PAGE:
And Shrek aside, the movie itself portrays masculinity in a way that is quite antithetical to American ideals of masculinity. For once, the buff, muscular, brooding man (Shrek) is faced with insecurity over being seen as a second choice, while the seemingly ideal, handsome, sought-after man is a tiny, weak, dependent person who has long hair and shoes the size of my hands (Lord Farquaad). In most societies, people like Shrek are the ones who are idealized and people like Lord Farquaad are the ones who are so often singled out, marginalized, or doubted. Society’s ideals of masculinity often include strength, large size, toughness, and an absence of emotion that even borders on apathy. This movie, though, intelligently creates a plot that is almost exactly the opposite. I can’t help but wonder if the Shrek producers did all of this on purpose.

And there’s quite a few other societal stereotypes that Shrek knocks down. When Shrek, Fiona, and Donkey are traveling together and encounter a group of armed men, Fiona is the one to fight all of them off, kicking them and hitting them and plunging them to the ground while Shrek and Donkey sit there rather helplessly, in awe of Fiona’s strength and courage. And when she finishes fighting, neither of them mutter some useless bullshit like “Wow, you fight well for a girl,” or, “I didn’t know girls could do that.” Shrek just smiles at Fiona. He admires her strength, but he doesn’t act surprised by it. He doesn’t let any preconceived notions get in the way of how he sees her.

And at the very end, one of my personal favorite parts, Shrek and Donkey break into Fiona and Lord Farquaad’s wedding. It’s just before sunset, and Fiona is set on getting married before the sun sets so that she can use “true love’s kiss” to prevent her from being an ogre for the rest of her life (she turns into an ogre every evening at sunset). Shrek and Donkey completely stop the wedding. At first, Fiona is livid with Shrek because all she wants is to break the ogre curse. The sun finally sets, though, and Fiona turns into an ogre and disgusts Lord Farquaad. He tries to kick them all out of his castle, but Shrek confesses that he knew Fiona’s secret and that he loves her no matter what. After Lord Farquaad gets eaten by a dragon and she and Shrek kiss, Fiona looks at Shrek defeatedly and says that she just wants to be beautiful for the rest of her life (the curse didn’t reverse even with a kiss with Shrek, because Fiona is still an ogre). Without missing a beat, though, Shrek says, “But you are beautiful.”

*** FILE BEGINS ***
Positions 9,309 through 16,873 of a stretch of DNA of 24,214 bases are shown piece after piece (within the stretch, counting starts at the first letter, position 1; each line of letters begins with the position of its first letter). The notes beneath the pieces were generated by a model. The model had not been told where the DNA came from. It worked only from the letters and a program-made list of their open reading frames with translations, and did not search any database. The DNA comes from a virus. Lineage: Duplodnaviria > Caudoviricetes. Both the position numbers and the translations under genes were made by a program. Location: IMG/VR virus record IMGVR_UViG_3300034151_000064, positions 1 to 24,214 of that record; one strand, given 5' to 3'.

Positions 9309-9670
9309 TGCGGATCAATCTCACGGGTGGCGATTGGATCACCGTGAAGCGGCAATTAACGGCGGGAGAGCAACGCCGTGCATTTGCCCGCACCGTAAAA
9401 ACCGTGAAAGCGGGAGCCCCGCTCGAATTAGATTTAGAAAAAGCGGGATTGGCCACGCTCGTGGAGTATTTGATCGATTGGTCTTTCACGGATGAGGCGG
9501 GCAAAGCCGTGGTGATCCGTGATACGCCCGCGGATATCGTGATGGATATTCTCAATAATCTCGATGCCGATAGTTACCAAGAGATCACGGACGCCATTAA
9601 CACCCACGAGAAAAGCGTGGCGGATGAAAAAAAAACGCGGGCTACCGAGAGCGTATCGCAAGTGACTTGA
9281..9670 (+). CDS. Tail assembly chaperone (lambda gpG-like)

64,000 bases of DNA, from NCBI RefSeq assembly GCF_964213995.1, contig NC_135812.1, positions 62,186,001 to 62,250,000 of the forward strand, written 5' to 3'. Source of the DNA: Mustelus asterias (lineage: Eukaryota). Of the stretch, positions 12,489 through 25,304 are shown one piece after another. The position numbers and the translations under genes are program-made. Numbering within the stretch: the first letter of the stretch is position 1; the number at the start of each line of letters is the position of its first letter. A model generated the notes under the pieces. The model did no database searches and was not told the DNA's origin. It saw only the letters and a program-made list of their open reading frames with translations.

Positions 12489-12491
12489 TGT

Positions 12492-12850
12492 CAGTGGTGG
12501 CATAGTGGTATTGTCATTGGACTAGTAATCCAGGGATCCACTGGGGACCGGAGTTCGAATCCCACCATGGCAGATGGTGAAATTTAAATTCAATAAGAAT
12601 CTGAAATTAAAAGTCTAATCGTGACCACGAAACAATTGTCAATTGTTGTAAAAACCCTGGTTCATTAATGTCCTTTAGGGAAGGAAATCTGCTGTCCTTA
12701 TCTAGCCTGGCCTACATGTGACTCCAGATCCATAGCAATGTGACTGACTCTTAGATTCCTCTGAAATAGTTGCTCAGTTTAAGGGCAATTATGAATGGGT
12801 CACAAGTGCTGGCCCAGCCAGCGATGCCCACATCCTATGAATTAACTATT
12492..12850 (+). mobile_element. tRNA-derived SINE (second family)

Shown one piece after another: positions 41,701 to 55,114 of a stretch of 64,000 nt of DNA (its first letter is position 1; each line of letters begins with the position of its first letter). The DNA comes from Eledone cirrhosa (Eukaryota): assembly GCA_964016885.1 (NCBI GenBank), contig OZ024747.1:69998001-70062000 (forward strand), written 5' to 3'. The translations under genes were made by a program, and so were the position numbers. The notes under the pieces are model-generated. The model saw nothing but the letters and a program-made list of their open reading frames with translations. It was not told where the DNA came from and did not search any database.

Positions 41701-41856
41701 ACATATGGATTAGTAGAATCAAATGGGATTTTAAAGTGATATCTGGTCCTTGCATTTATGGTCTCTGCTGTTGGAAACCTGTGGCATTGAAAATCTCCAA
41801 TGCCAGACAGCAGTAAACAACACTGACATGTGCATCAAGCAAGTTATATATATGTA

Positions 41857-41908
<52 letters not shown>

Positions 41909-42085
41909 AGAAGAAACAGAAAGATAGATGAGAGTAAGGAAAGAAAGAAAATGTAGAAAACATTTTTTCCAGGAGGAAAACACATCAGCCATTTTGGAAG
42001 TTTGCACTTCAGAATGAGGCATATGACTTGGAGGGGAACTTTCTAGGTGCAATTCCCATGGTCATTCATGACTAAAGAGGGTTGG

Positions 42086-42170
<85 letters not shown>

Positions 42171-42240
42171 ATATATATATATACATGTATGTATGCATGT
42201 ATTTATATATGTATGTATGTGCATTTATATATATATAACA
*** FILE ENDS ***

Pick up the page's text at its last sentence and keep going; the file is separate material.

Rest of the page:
And I know he didn’t have to say that — of course, Fiona could develop an appreciation for her own beauty rather than relying on someone else to proclaim it for her — but by saying that, he’s defying a handful of other societal norms. He’s being vulnerable to her. He’s confessing his feelings — a man to a woman — without the woman having to be the one to march up to him in the rain, crying, and pleading forgiveness and love. He’s seeing her beauty, even though she is an ogre, even though she is not the woman he thought she was. He is choosing to see what’s inside of her — the fighter, the good chef, the articulate voice, the ambitious spirit, the fast thinker, the kind soul — rather than just the outside.

Maybe I’m just a hopeless Shrek fan, but for 2001, this movie was pretty damn cool. I think we can all agree that we’re tired of the damsel-in-distress, big-guy-saves-her-but-preserves-his-manliness-in-the-process type storyline that we see all too often.

And Shrek is anything but.